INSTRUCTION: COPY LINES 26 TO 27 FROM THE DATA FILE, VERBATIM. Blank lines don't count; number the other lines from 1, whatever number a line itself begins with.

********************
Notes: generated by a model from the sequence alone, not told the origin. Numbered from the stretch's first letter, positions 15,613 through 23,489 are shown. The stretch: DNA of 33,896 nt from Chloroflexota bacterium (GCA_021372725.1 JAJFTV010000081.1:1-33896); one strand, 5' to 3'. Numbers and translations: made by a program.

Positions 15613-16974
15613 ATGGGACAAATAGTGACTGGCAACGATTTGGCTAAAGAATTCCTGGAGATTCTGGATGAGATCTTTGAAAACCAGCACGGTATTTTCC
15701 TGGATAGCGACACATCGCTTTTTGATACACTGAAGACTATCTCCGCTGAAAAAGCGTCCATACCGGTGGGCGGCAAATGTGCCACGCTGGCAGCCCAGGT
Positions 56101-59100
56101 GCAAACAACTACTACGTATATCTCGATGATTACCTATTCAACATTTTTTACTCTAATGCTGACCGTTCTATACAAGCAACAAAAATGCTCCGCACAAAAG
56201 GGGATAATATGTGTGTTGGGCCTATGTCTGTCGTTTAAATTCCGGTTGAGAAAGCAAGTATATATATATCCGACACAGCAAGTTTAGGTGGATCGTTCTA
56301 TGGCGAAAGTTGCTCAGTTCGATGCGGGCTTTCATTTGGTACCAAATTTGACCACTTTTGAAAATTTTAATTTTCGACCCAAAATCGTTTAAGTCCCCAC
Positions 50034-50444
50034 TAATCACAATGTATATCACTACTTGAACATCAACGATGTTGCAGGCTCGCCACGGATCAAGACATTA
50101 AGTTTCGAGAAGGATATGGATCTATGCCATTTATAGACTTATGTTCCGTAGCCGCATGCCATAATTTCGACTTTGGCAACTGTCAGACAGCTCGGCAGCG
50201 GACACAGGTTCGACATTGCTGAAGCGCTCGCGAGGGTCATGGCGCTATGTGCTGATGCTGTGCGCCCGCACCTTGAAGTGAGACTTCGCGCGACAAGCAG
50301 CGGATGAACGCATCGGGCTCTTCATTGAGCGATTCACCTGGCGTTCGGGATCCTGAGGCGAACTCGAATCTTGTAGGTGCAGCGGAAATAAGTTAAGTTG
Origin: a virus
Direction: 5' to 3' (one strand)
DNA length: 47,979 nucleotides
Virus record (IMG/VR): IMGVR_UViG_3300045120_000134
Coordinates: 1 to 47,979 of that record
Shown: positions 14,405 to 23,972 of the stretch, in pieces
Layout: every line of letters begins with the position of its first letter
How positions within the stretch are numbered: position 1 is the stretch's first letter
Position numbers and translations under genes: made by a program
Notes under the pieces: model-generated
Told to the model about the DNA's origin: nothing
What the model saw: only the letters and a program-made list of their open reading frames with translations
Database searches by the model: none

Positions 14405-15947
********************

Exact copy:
Database searches by the model: none

Positions 14405-15947